UN Warns Air Pollution in Asia Pacific Has Rising Cost

Globally some seven million people a year die prematurely due to indoor and outdoor pollution with about 70 per cent of those deaths in region

This forum has been closed.
Comment Sorting
by: Godwin from: Nigeria
June 21, 2012 1:51 PM
In as much as it is in the koran for the muslim to hate Israel, any thinking that Egypt's new leadership will maintain relations with Israel is a pipe dream tantamount to delaying the evil day. Love and peace to the muslim means elimination of Israel even if the devil itself remains and God apportions blessings for loving Israel; an average muslim will prefer to go to hell. But the Nigerian experience should be a learning point for Egypt: Use an arm of the old block to wrestle power from them, afterwards to properly reform and reposition - not while they are still very much around - even though the military here is more sane the Egyptian political class.

Featured Videos

Your JavaScript is turned off or you have an old version of Adobe's Flash Player. Get the latest Flash player.
After Paris Attacks, France Steps Up Fight Against ISi
November 24, 2015 3:04 AM
The November 13 Paris attacks have drawn increased attention to Syria, where many of the suspected perpetrators are said to have received training. French President Francois Hollande is working to build a broad international coalition to defeat Islamic State in Syria and in Iraq. Zlatica Hoke reports.

Video After Paris Attacks, France Steps Up Fight Against IS

The November 13 Paris attacks have drawn increased attention to Syria, where many of the suspected perpetrators are said to have received training. French President Francois Hollande is working to build a broad international coalition to defeat Islamic State in Syria and in Iraq. Zlatica Hoke reports.

Video US, Cambodian Navies Pair Up in Gulf of Thailand

The U.S. Navy has deployed one of its newest and most advanced ships to Cambodia to conduct joint training drills in the Gulf of Thailand. Riding hull-to-hull with Cambodian ships, the seamen of the USS Fort Worth are executing joint-training drills that will help build relations in Southeast Asia. David Boyle reports for VOA from Preah Sihanouk province.

Video Americans Sharpen Focus on Terrorism

Washington will be quieter than usual this week due to the Thanksgiving holiday, even as Americans across the nation register heightened concerns over possible terrorist threats. VOA’s Michael Bowman reports new polling data from ABC News and the Washington Post newspaper show an electorate increasingly focused on security issues after the deadly Islamic State attacks in Paris.

Video World Leaders Head to Paris for Climate Deal

Heads of state from nearly 80 countries are heading to Paris (November 30-December 11) to craft a global climate change agreement. The new accord will replace the Kyoto Protocol on Climate Change that expired in 2012.

Video Uncertain Future for Syrian Refugee Resettlement in Illinois

For the trickle of Syrian refugees finding new homes in the Midwest city of Chicago, the call to end resettlement in many U.S. states is adding another dimension to their long journey fleeing war. Organizations working to help them integrate say the backlash since the Paris attacks is both harming and helping their efforts to provide refugees sanctuary. VOA's Kane Farabaugh reports.

Video Creating Physical Virtual Reality With Tiny Drones

As many computer gamers know, virtual reality is a three-dimensional picture, projected inside special googles. It can fool your brain into thinking the computer world is the real world. But If you try to touch it, it’s not there. Now Canadian researchers say it may be possible to create a physical virtual reality using tiny drones. VOA’s George Putic reports.

Video New American Indian Village Takes Visitors Back in Time

There is precious little opportunity to experience what life was like in the United States before its colonization by European settlers. Now, an American Indian village built in a park outside Washington is taking visitors back in time to experience the way of life of America's indigenous people. Carol Pearson narrates this report from VOA's June Soh.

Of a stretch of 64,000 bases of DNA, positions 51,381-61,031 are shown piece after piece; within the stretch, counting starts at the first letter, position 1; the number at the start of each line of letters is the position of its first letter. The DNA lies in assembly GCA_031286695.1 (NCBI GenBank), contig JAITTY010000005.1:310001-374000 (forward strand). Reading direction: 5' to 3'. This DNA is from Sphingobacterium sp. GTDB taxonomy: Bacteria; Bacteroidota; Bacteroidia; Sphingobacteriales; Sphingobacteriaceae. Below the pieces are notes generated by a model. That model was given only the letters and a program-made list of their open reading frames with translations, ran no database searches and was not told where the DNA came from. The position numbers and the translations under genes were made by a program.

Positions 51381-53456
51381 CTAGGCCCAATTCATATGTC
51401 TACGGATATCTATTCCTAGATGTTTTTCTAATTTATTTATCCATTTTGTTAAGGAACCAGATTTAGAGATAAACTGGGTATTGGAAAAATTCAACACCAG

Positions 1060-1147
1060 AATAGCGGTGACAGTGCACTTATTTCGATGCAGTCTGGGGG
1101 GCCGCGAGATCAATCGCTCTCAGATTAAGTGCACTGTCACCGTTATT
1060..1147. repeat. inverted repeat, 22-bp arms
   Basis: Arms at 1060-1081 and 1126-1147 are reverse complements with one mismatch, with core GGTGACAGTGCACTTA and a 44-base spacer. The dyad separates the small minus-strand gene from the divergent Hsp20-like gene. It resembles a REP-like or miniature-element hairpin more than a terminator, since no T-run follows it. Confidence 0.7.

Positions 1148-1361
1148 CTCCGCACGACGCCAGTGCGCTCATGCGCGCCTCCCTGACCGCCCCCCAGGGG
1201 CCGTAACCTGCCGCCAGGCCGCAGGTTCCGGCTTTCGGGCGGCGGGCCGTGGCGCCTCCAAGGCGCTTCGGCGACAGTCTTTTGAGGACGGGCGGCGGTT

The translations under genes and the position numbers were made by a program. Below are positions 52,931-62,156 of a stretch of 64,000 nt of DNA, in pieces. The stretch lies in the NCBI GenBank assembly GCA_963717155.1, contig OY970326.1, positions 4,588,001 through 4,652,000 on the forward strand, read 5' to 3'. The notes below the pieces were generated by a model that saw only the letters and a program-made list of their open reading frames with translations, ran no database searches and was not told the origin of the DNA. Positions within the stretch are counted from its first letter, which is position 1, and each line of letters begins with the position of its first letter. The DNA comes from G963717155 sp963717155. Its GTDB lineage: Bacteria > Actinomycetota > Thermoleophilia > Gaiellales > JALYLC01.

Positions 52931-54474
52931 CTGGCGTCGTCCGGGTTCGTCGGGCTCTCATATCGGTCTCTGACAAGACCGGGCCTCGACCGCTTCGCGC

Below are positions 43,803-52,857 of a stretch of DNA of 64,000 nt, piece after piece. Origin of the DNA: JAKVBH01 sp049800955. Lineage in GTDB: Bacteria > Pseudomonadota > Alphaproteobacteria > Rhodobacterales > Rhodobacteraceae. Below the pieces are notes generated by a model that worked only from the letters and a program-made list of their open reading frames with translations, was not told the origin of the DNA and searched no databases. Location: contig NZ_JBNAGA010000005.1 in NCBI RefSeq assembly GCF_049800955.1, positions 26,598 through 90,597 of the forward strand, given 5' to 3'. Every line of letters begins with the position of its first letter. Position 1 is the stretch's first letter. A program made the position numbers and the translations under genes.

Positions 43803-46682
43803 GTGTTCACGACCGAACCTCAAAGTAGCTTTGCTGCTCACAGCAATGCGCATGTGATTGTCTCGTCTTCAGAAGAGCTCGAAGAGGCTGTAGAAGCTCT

Video Even With Hometown Liberated, Yazidi Refugees Fear Return

While the northern Iraqi town of Sinjar has been liberated from Islamic State forces, it's not clear whether Yazidi residents who fled the militants will now return home. VOA’s Mahmut Bozarslan talked with Yazidis, a religious and ethnic minority, at a Turkish refugee camp in Diyarbakır. Robert Raffaele narrates his report.

Video Nairobi Tailors Make Pope Francis’ Vestments

To ensure the pope is properly attired during his visit, the Kenya Conference of Catholic Bishops asked the Dolly Craft Sewing Project in the Nairobi slum of Kangemi to make the pope's vestments, the garments he will wear during the various ceremonies. Jill Craig reports.

Video Cross-Border Terrorism Puts Europe’s Passport-Free Travel in Doubt

The fallout from the Islamic State terror attacks in Paris has put the future of Europe’s passport-free travel area, known as the "Schengen Zone," in doubt. Several of the perpetrators were known to intelligence agencies, but were not intercepted. Henry Ridgwell reports from London European ministers are to hold an emergency meeting Friday in Brussels to look at ways of improving security.

Video El Niño Brings Unexpected Fish From Mexico to California

Fish in an unexpected spectrum of sizes, shapes and colors are moving north, through El Niño's warm currents from Mexican waters to the Pacific Ocean off California’s coast. El Nino is the periodic warming of the eastern and central Pacific Ocean. As Faiza Elmasry tells us, this phenomenon thrills scientists and gives anglers the chance of a once-in-a-lifetime big catch. Faith Lapidus narrates.

Video Terrorism in Many Forms Continues to Plague Africa

While the world's attention is on Paris in the wake of Friday night's deadly attacks, terrorism from various sides remains a looming threat in many African countries. Nigerian cities have been targeted this week by attacks many believe were staged by the violent Islamist group Boko Haram. In addition, residents in many regions are forced to flee their homes as they are terrorized by armed militias. Zlatica Hoke reports.

Video Study: Underage Marriage Rate Higher for Females in Pakistan

While attitudes about the societal role of females in Pakistan are evolving, research by child advocacy group Plan International suggests that underage marriage of girls remains a particularly big issue in the country. VOA’s Ayesha Tanzeem reports how such marriages leads to further social problems.

VOA Blogs